Creating an agenda helps organise the meeting to ensure all necessary aspects are covered. The agenda should include; the topics that need to be addressed and a record of attendees.
Everything should be put on the agenda so that everyone can see what they are responsible for and why they are needed in the meeting. There should also be space for important notes and decisions made during the session and a place for any next steps. The most important thing is to note who is responsible for doing what. It’s helpful to share the agenda with everyone before the meeting and have it open to be updated and shared with everyone after the meeting.
For longer meetings, it’s good to add short breaks so that everyone can grab a coffee and use the restroom. Sometimes if it’s an incredibly long meeting, it’s good to plan a lunch break and share it beforehand so that they are aware and can prepare.
Sending the Invite
Naturally, the next step would be to send the invite to the participants. Now that you’ve decided who needs to attend and why they should be there, it’s time to send the meeting request. In the request, be sure to add the agenda so that everyone can have a look before the meeting.
At the start of the meeting, it’s essential to allow time for everyone to join and expect some technical issues; it usually happens, so you might as well plan for it! Once everyone has joined, try to ensure everyone has their camera on; although it’s unnecessary, it makes it more personal when talking.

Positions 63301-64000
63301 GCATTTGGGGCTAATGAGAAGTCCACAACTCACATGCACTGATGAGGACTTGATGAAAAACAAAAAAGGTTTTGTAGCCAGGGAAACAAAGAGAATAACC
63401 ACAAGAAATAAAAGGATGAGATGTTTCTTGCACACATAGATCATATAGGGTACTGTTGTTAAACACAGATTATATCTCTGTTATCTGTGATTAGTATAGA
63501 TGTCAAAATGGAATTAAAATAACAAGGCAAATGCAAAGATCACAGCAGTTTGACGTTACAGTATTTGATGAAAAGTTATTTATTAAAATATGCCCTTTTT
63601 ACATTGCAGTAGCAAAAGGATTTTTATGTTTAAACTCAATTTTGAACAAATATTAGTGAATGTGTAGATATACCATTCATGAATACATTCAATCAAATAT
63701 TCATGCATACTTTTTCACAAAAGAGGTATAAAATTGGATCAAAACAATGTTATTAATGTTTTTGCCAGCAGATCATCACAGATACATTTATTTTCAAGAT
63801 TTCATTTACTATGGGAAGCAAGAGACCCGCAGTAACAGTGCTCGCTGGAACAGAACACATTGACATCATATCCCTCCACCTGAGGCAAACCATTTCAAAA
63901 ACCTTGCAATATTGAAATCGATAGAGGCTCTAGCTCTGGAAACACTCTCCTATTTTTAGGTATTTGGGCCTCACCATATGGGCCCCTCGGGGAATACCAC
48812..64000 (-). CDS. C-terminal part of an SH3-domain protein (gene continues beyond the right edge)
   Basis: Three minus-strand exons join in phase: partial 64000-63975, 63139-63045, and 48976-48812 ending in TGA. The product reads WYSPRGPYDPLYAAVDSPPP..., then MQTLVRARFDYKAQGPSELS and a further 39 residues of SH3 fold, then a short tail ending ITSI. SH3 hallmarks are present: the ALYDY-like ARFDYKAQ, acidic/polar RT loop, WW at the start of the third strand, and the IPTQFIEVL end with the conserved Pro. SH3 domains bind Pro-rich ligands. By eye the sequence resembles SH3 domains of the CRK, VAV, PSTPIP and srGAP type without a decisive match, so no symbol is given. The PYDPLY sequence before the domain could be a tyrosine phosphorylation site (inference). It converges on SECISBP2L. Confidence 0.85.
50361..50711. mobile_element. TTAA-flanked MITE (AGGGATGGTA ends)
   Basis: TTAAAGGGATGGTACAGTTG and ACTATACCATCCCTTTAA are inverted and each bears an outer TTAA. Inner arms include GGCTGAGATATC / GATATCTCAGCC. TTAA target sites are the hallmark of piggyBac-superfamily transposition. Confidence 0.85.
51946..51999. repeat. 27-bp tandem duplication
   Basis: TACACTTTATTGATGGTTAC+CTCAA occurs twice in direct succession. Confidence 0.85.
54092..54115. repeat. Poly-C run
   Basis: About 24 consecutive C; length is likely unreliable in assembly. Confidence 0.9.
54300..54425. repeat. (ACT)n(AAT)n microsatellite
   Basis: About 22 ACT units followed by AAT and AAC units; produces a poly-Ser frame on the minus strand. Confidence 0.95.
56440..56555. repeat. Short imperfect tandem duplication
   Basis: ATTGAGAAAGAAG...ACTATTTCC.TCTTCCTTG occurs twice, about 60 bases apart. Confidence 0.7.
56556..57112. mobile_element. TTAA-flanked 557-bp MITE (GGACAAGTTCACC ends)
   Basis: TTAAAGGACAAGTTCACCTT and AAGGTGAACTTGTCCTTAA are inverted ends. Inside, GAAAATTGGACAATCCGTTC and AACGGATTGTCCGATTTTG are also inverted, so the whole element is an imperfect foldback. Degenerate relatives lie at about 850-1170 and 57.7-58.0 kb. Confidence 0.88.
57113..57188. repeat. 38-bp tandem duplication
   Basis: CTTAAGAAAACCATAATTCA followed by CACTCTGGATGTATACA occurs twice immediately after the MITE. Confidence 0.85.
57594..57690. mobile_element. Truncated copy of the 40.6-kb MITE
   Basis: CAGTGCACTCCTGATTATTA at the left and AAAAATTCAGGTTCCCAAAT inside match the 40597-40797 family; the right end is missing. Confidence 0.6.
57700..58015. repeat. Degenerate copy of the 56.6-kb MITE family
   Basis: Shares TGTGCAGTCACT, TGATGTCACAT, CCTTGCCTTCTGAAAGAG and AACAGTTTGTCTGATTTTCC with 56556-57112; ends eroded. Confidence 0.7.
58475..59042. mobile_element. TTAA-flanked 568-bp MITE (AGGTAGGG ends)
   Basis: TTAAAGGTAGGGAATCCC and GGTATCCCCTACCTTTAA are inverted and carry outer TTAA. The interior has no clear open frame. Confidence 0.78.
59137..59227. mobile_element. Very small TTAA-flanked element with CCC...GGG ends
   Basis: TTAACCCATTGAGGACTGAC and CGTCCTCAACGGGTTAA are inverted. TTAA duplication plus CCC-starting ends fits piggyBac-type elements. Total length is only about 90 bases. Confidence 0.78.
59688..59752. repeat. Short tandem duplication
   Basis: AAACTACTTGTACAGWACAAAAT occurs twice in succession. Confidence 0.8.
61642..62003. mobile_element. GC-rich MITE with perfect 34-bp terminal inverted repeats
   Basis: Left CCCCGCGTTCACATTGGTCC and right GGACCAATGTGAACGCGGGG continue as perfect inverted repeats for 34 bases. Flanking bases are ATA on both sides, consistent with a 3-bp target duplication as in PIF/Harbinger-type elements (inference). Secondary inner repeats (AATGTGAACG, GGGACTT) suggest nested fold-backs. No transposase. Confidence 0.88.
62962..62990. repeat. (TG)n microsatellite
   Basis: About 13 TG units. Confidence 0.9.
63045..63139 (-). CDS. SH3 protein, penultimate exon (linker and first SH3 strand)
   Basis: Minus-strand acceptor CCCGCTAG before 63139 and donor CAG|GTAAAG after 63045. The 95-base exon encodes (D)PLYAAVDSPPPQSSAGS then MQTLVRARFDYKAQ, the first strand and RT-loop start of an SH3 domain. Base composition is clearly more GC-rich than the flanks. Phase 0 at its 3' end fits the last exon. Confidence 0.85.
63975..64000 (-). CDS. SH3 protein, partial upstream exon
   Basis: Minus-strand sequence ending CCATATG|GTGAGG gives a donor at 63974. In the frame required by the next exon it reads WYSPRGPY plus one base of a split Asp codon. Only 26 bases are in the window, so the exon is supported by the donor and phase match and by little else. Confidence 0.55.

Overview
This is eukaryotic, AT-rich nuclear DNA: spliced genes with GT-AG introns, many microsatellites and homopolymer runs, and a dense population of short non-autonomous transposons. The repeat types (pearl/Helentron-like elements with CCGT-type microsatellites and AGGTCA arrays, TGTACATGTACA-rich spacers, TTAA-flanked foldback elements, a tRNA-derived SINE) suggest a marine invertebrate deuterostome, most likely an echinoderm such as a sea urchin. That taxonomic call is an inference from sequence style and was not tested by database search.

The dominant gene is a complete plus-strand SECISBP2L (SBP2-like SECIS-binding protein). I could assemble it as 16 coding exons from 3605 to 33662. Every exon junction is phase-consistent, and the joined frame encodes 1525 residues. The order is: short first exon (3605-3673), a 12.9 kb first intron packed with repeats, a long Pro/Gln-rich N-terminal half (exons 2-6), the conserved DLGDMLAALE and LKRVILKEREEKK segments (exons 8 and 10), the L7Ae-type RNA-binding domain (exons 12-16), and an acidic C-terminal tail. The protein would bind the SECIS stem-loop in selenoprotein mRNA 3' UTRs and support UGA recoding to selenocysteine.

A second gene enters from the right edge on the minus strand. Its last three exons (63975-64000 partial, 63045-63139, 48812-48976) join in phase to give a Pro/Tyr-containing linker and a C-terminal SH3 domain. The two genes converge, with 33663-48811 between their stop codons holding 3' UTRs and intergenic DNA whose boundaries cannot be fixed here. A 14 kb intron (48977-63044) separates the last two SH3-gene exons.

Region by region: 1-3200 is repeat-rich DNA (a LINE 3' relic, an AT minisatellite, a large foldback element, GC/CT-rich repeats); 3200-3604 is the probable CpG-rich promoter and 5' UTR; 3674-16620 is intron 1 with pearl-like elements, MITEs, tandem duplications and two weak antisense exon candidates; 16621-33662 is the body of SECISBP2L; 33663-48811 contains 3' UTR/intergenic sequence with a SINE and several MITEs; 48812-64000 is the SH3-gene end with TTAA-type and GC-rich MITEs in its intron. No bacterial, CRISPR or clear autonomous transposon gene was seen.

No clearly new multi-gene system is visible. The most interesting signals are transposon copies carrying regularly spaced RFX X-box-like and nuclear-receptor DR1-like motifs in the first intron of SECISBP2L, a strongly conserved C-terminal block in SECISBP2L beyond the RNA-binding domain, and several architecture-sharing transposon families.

To get started, it’s good to either do an initial round if it’s people meeting for the first time or to do a catch-up round if everyone knows each other. This way, it makes everyone feel comfortable and breaks the ice a bit.
During the meeting, be sure to have the schedule on a shared screen and keep it updated with new information. Doing so keeps everyone focused on the topic at hand and reduces distractions. It’s essential to make it clear what the next steps are and who is responsible for doing what, by adding these details to the plan, it holds everyone accountable.
For the most engagement in remote meetings, use the tools available. Whether you are using Zoom, Skype, Microsoft Teams, or something else, they all have features to help remote meetings run smoothly. Features like emojis to raise your hand, thumbs up, etc., and other features like whiteboard and polls. Each software has different features, so explore your options to find which software works best for you.
Engagement in meetings is crucial – but how do you get people engaged?
First, ensure the meeting is facilitated, as this helps the meeting flow in the right direction. Secondly, ask the participants questions. What are their thoughts? Can they see any issues with this idea? It’s important to make everyone feel free to participate.
After the meeting
Once the meeting is over, check the agenda to ensure it’s up to date with all the new information. It’s a good idea to do this straight after the meeting while everything is still fresh in your head. Once everything is up to date, send the updated version to all the participants. Doing so allows everyone to know and be reminded of their responsibilities for the next meeting. If something needs to be done, it’s a gentle reminder for them.
Ensuring remote meetings are efficient and productive can be a big task but using the guide and tips above will help your meetings to run smoothly. Overall, the more remote meetings you partake in, the more tips and tricks you can pick up from others, and you’ll have your own way of making sure your meetings are as productive and efficient as possible.